Here I must pause to look at the terms “hurt sentiments” and “hurt feelings”. When I first came to India years ago I was puzzled whenever I read in the newspapers that a riot had been started by a group whose feelings had been hurt by something another group was supposed to have said or done. In the US, at least when I was growing up, “hurt feelings” were something that only little children were likely to be troubled by. 

Tuesday, February 12, 2013

Darwinism hardly resembles what Darwin wrote

I would strongly suggest that you consider looking at Joshua Ramey’s new book The Hermetic Deleuze… While a lot of my earlier years were spent reading esotericism, gnosticism, hermeticism and occultism, I have been incrementally distancing my philosophical self from such potential contaminants to reason for twenty years now. And this is despite teaching both philosophy and contemporary incarnations of such esoteric traditions at university. I only started to forcefully question the viability and value of this bracketing quite recently: Posted by Paul Reid-Bowen at 13:38
The Yogi and the Devotee (Routledge Revivals): The Interplay ... - Ninian Smart - 2013 - Preview - More editions Aurobindo, Sri 145–146, 166, 172 Avalokiteshvara 38, 48 Baillie, ... 95, 100–101, 142, 163–165, 167–169 Cicero 20 Darwin, C.143–144 Dayal, H.171 Dutt, S. 171 Eckhart 30, 44 Edgerton,...
Readings in Sri Aurobindo's the Life Divine: Covering Book One, ... - Page 141 - Santosh Krinsky - 2012 - Preview - More editions ... principle in action here brings us beyond the idea of “mutual devouring”, and thus, is the next evolutionary phase beyond a pure darwinian “survival of the fittest. ...reference: Sri Aurobindo, The Life Divine, Chapter 21, The Ascent of Life, pg.
Future of Anthropological Knowledge - Page 259 Henrietta Moore - 2012 - Preview - More editions Sri Aurobindo (1972) Sri Aurobindo Birth Centenary Library, Pondicherry: SriAurobindo Ashram, Vol. ... King and A. Cameron (eds), The Byzantine and Early Islamic Near East H: Land Use and Settlement Patterns, Princeton: Darwin Press.
Biographical Dictionary of Twentieth-Century Philosophers - Page 927 Stuart Brown, Diane Collinson, Robert Wilkinson - 2012 - Preview - More editions ... Feng Youlan Darwin, C.: Abbott; Haeckel; Liang Qichao; Lu Xun; Morgan; Pound; Schiller; Sun Zhongshan; Swabey; ... Valéry Devi, llllahasweta: Spivak Dewey, J.: Aurobindo; Beardsley; Blanshard; Buchler; Brodbeck; Burtt; Cannabrava; ...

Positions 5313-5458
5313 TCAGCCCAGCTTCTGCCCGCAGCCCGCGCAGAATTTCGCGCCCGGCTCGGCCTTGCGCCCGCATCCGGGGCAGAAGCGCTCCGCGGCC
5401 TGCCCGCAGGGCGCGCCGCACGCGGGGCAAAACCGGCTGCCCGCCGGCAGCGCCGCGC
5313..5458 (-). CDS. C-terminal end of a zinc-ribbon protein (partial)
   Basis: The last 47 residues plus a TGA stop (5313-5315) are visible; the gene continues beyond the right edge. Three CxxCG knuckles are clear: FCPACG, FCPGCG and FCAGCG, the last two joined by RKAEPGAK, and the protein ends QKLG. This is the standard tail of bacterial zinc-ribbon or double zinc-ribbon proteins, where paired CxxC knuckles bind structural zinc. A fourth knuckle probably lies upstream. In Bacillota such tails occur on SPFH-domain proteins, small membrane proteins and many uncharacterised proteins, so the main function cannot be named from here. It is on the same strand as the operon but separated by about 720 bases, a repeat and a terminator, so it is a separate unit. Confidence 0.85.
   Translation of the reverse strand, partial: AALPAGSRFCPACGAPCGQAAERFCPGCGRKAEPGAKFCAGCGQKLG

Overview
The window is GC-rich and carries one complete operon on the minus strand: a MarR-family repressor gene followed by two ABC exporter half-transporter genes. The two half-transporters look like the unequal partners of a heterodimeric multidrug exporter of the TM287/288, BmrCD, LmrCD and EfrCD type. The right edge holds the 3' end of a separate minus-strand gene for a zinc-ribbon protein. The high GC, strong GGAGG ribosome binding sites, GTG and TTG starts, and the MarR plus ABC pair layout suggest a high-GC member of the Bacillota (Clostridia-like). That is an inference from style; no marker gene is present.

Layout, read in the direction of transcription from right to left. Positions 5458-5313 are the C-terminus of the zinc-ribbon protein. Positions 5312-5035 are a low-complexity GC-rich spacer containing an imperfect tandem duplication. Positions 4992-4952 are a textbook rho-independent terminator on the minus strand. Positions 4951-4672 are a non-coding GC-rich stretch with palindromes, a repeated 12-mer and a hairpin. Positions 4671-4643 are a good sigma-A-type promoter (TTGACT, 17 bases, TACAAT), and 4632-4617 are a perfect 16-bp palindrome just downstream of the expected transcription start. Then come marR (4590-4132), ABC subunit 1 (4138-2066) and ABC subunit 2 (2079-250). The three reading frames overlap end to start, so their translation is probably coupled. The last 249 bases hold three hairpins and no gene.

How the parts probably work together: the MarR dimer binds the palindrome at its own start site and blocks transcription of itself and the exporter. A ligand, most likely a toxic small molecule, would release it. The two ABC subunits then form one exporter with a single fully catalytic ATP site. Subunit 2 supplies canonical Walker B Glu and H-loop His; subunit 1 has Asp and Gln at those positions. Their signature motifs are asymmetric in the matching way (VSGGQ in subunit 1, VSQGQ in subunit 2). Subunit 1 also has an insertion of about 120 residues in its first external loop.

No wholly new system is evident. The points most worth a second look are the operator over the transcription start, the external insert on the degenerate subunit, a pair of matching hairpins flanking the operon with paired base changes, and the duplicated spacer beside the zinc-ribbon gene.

Inclusive Humanism: Anthropological Basics for a Realistic ... - Page 253 - Christoph Antweiler - 2012 - Preview - More editions ... 173, 195 Assmann, Aleida 103, 195 Assmann , Jan 126 Atran, Scott 152, 162 Aurobindo, Sri 62 Babha, Homi 70 Barkow, ... Judith 64 Carrithers, Michael 95 Connolly, Bob 31 Cook, James 35 Cronk, Lee 84–86 Darwin, Charles 98 De Waal,...
Evolutionaries: Unlocking the Spiritual and Cultural Potential of ... - Carter Phipps - 2012 - Carter Phipps calls them Evolutionaries. His groundbreaking book provides the first popular guide to these exciting minds who are illuminating the secrets of our past and expanding the vistas of our future.
Evolution, Religion and the Unknown God - Georges Van Vrekhem - 2012 - Besides, what is nowadays generally labelled as Darwinism hardly resembles what Darwin wrote in The Origin of Species, but is the result of scientific developments at times considered anti-Darwinian. This book narrates the relevant events in ...
The Literary Imagination from Erasmus Darwin to H.G. Wells: ... - Page 63 - Michael R. Page - 2012 - Preview - More editions King-Hele here mistakes a restrictive biological evolution, more fitting with the later ideas of Charles Darwin, for the ... the Indian mystic and political leader, Sri Aurobindo, considers the Romantics “the poets of the dawn,” initiating a new ...
Mutants and Mystics: Science Fiction, Superhero Comics, and the ... - Page 359 - Jeffrey J. Kripal - 2011 - Preview - More editions ... W. Y., 242, 251 Everrett, Bill, 139 Evolution (Huxley), 186 evolutionary mysticism: of Aurobindo, 323; of Gerald Heard, 75; ... See also ancient-astronaut theory; Darwinian biology; Mutation mytheme; primate-alien hybrid Exegesis (Dick), 275, ...
Encyclopedia of Creativity, Two-Volume Set: Online Version - 2011 - Preview - More editions The conception of an evolution of consciousness was elaborated by Sri Aurobindo most extensively in his main philosophical work, The Life Divine. Sri Aurobindo starts by pointing out that the gradual evolution of which Darwin had found his proofs...
Science and Religion Around the World - Page 204 John Hedley Brooke, Ronald L. Numbers - 2011 - Preview - More editions One of these was Aurobindo Ghose (1872–1950), an English-educated Bengali nationalist and philosopher, who repudiated the materialism of Darwinian evolution for the “involution” of divine consciousness. Hindu creationists, however ...